Introduction and Testbed Setup

Synology started the roll-out of their SMB-targeted NAS units based on Intel's latest Atom platform (Rangeley) in September 2014. We have already looked at the 4-bay DS415+ in detail. Today, the 5-bay DS1515+ and 8-bay DS1815+ versions are being officially launched. As a recap, the Rangeley-based NAS units finally bring about hardware accelerated encryption capabilities to DSM in the desktop tower form factor. A host of other advantages pertaining to the storage subsystem are also provided by Rangeley / Avoton. The SoC being used in the DS1815+ (Intel Atom C2538) is the same as the one being used in the DS415+ and the amount of RAM is also the same (2 GB). The difference is in the number of expansion bays that can be attached to the main unit (2x 5-bay DX513 for the DS1815+ vs. 1x 5-bay DX513 for the DS415+, with some volume expansion restrictions on the latter). The RAM in the DS1815+ can be upgraded (one free slot that can accommodate an extra 4 GB of RAM). Unlike the 100W external adapter in the DS415+, we have an internal 250W PSU in the DS1815+.

The I/O ports on the DS1815+ are based on the DS1813+. Compared to the DS1812+ that we reviewed last year, the DS1813+ (and, by extension, the DS1815+ that we are looking at today) added two extra network ports. Eight drive bays and four GbE network links are backed up by an embedded Linux OS, the DSM, which brings a host of virtualization certifications. All in all, the new Atom platform in DS1815+ seems to present a compelling case over the previous 8-bay units from Synology based on the older Atoms. The specifications of the DS1815+ are provided in the table below.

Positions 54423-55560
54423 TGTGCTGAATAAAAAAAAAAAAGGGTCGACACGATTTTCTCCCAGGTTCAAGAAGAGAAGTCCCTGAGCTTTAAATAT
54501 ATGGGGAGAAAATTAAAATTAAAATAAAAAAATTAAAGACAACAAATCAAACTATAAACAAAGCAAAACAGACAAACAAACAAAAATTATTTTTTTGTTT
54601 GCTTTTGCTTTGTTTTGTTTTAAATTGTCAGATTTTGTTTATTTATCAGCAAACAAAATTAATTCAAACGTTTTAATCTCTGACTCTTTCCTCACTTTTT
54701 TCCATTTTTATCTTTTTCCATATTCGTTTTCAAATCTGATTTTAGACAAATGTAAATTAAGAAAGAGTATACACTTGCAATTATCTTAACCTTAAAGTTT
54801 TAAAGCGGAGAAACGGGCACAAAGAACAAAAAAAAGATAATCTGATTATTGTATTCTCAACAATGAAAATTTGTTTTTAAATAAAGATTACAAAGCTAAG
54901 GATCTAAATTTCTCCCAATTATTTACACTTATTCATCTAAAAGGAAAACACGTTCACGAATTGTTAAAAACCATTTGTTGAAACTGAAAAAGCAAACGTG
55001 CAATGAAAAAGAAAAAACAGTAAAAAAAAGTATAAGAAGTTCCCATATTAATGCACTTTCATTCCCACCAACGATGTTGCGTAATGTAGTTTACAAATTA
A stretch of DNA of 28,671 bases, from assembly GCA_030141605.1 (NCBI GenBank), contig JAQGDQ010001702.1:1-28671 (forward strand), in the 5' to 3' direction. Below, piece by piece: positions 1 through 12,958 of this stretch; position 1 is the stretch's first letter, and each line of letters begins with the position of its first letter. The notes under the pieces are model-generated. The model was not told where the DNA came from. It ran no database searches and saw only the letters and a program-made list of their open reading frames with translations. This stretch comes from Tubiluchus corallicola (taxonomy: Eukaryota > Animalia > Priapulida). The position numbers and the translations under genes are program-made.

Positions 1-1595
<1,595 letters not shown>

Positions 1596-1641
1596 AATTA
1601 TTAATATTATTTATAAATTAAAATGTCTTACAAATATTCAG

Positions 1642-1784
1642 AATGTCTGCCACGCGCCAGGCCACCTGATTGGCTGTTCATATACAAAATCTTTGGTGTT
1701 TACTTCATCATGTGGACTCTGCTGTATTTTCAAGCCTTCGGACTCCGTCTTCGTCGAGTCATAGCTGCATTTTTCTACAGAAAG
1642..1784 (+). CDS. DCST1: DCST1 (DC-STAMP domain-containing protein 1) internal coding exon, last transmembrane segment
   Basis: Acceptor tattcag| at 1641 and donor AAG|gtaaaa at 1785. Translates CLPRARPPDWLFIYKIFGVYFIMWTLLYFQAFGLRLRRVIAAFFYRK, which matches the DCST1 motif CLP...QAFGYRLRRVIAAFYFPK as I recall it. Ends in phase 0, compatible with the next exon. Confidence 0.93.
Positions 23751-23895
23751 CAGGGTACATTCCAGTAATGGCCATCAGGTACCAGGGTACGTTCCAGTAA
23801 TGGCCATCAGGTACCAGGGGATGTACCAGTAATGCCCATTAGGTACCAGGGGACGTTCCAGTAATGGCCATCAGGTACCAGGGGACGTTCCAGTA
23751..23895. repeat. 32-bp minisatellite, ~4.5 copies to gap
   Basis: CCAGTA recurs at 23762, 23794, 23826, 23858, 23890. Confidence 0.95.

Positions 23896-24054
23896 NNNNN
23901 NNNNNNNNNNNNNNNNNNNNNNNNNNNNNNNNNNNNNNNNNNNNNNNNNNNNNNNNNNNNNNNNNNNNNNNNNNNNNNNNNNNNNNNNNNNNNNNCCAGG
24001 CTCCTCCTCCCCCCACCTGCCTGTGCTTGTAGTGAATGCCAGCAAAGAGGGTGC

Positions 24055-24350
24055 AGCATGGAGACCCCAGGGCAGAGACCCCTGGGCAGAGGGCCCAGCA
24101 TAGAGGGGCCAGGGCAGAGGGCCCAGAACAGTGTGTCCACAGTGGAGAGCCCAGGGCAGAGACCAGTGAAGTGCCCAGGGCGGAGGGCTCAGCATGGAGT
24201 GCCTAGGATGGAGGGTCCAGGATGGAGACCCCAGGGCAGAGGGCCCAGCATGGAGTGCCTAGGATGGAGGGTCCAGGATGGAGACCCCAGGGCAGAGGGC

Synology DS1815+ Specifications
Processor Intel Atom C2538 (4C/4T Silvermont x86 Cores @ 2.40 GHz)
RAM 2 GB DDR3 RAM (+ 4GB max. in 2nd slot)
Drive Bays 8x 3.5"/2.5" SATA II / III HDD / SSD (Hot-Swappable)
Network Links 4x 1 GbE
External I/O Peripherals 4x USB 3.0, 2x eSATA
Expansion Slots None
VGA / Display Out None
Full Specifications Link Synology DS1815+ Specifications
Price US $1050 (Amazon)

In the rest of the review, we will take a look at the Intel Rangeley platform and how the Synology DS1815+ takes advantage of it. This is followed by benchmark numbers for both single and multi-client scenarios across a number of different client platforms as well as access protocols. We have a separate section devoted to the performance of the DS1815+ with encrypted shared folders. Prior to all that, we will take a look at our testbed setup and testing methodology.

Testbed Setup and Testing Methodology

The Synology DS1815+ can take up to eight drives. Users can opt for either JBOD, RAID 0, RAID 1, RAID 5, RAID 6 or RAID 10 configurations. We expect typical usage to be with multiple volumes in a RAID-5 or RAID-6 disk group. However, to keep things consistent across different NAS units, we benchmarked a SHR volume with single disk redundancy (RAID-5). Eight Western Digital WD4000FYYZ RE drives were used as the test disks. Our testbed configuration is outlined below.

AnandTech NAS Testbed Configuration
Motherboard Asus Z9PE-D8 WS Dual LGA2011 SSI-EEB
CPU 2 x Intel Xeon E5-2630L
Coolers 2 x Dynatron R17
Memory G.Skill RipjawsZ F3-12800CL10Q2-64GBZL (8x8GB) CAS 10-10-10-30
OS Drive OCZ Technology Vertex 4 128GB
Secondary Drive OCZ Technology Vertex 4 128GB
Tertiary Drive OCZ Z-Drive R4 CM88 (1.6TB PCIe SSD)
Other Drives 12 x OCZ Technology Vertex 4 64GB (Offline in the Host OS)
Network Cards 6 x Intel ESA I-340 Quad-GbE Port Network Adapter
Chassis SilverStoneTek Raven RV03
PSU SilverStoneTek Strider Plus Gold Evolution 850W
OS Windows Server 2008 R2
Network Switch Netgear ProSafe GSM7352S-200

The above testbed runs 25 Windows 7 VMs simultaneously, each with a dedicated 1 Gbps network interface. This simulates a real-life workload of up to 25 clients for the NAS being evaluated. All the VMs connect to the network switch to which the NAS is also connected (with link aggregation, as applicable). The VMs generate the NAS traffic for performance evaluation.